Somehow at the last minute, the Pacific Northwest got their UCI-sanctioned cyclocross race. When the Deschutes Brewery Cup in Bend OR was cancelled mid-season, it looked like there wouldn’t be a UCI race anywhere north of California all year. Luckily the guys who run Seattle-based MFG Cyclocross secured a sponsor in the form of Waves For Water, a nonprofit organization that works to provide clean water to communities in need worldwide. With a little help from the guys at Cross Revolution, a rival CX race organizer, MFG managed to deliver 2 days of racing this past weekend that attracted racers from all over the NW as well as places like Colorado. Hats off to all involved!
For me, that will be my last weekend of cyclocross racing, though I mostly missed out on the first half of the season. Instead of getting ready for racing at the end of the summer, I was breaking down a 31 year old bike shop. Long, relentless hours of packing and moving made riding my bike, let alone going to the races, into a whimsical daydream. My long-awaited Davidson D-Plus cyclocross bike was the last bike to be painted at that location, but I was too busy to build it up until after we completed move-out on Halloween. I assembled the frame with a 2x10 drivetrain for photos and then immediately rebuilt it as a no-compromise singlespeed race bike, thereby fulfilling the D-Plus design concept (you can read more about the design and fabrication in Issue 19 of our downloadable magazine).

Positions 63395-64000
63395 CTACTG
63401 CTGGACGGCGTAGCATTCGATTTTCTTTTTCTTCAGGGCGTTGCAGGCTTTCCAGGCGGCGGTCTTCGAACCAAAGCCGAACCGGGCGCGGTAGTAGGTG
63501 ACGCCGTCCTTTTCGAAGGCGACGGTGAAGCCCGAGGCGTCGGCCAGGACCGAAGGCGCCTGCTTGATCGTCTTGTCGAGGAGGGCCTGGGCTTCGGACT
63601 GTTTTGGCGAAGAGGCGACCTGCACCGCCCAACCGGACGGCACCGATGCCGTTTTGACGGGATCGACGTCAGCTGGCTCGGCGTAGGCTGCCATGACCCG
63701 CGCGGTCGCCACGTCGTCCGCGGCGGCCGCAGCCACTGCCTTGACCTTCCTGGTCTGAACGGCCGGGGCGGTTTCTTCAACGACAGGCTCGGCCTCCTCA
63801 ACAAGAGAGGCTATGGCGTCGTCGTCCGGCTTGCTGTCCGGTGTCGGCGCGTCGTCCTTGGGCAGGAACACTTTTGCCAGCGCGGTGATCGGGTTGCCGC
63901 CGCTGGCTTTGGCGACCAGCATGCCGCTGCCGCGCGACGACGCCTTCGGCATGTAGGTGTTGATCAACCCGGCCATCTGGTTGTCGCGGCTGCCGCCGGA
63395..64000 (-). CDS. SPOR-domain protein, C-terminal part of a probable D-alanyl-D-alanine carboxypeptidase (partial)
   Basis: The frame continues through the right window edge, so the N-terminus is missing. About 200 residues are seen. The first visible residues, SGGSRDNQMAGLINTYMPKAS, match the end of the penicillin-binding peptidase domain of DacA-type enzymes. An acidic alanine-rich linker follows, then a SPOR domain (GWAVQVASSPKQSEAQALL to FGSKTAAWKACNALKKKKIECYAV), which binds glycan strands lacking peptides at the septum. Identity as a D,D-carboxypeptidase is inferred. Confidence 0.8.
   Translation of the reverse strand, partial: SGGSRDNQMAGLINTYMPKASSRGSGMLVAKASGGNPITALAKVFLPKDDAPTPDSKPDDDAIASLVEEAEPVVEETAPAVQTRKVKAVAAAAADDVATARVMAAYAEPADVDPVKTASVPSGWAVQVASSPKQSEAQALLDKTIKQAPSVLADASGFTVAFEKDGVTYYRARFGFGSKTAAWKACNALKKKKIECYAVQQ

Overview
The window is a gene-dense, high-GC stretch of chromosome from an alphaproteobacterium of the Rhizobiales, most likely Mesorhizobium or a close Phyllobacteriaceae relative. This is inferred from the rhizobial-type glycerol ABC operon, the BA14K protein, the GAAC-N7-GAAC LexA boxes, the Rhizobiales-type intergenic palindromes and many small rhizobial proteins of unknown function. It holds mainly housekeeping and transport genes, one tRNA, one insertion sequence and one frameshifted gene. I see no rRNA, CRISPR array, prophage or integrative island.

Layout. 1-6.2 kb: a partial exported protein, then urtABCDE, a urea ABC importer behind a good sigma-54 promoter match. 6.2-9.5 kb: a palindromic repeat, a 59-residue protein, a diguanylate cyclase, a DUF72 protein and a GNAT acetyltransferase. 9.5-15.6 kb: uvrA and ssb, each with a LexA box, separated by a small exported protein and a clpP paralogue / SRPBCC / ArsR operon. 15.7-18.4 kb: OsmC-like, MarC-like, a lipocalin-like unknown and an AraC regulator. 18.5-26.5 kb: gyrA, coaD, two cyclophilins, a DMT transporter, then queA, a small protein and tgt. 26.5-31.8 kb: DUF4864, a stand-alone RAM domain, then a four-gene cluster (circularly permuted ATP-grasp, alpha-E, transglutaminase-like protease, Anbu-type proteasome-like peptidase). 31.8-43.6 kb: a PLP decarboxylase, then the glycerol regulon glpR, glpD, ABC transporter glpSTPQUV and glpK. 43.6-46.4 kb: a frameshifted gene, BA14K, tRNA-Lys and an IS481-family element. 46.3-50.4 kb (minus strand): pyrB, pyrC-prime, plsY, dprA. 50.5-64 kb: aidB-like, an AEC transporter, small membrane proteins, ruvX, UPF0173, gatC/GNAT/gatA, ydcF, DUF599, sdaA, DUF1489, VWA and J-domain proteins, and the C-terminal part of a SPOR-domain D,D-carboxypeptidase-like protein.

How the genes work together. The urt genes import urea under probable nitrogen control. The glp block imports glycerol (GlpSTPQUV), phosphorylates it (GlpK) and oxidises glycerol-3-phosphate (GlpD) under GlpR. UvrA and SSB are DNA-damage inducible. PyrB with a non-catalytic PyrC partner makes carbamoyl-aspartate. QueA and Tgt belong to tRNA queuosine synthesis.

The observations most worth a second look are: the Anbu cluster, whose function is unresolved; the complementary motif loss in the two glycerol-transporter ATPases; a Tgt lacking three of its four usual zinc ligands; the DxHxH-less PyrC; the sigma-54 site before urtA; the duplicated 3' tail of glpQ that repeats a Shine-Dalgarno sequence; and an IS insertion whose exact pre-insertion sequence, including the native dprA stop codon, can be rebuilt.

Before the season began I had ambitions to double up on race days, entering both Cat4 and singlespeed events. The plan was to use my still-awesome Redline Conquest Carbon as my geared bike and the D-Plus for singlespeed. As it actually played out, I raced Cat4 at Silverlake and Magnuson Park; SSCX at Woodland Park, Frontier Park, Gig Harbor, and the first day of Waves-For-Water at Marymount Park, Tacoma. At Steilacoom on the second day of the UCI weekend, I finally managed to do the double, so now it’s time to clean all the mud off my race wheels, return the D-Plus to a fully-geared mode, and reflect on what I have learned this season.
Bike Works at work in Seattle. Photo: Kristie McLean
This weekend, Bike Works is holding its fourth bi-annual Kids’ Bike-O-Rama at its Columbia City location. Staff, dedicated youth, adult volunteers, music, and community will accompany over 100 kids receiving a bike—for many, their very first bike. Partnering with social service agencies that serve individuals whom are low-income, refugee, and newcomers; including Neighborhood House, East African Community Services, and Southeast Youth and Family Services, Bike Works will give over 100 bikes to kids from the community from neighboring communities.
At Bike Works our youth programs are rooted in the belief that young people thrive when they are valued, feel a sense of belonging, and value themselves. We actively involve young people in their community which helps them to develop new skills and promote links with neighbors while catalyzing future youth involvement in community change. Our youth programs offer an innovative combination of education, bicycle repair and ownership, outdoor activities, and community service and include….
For more information about Bike Works, visit their site and Bike-O-Rama is December 20th, 2014, from 10am to 2pm.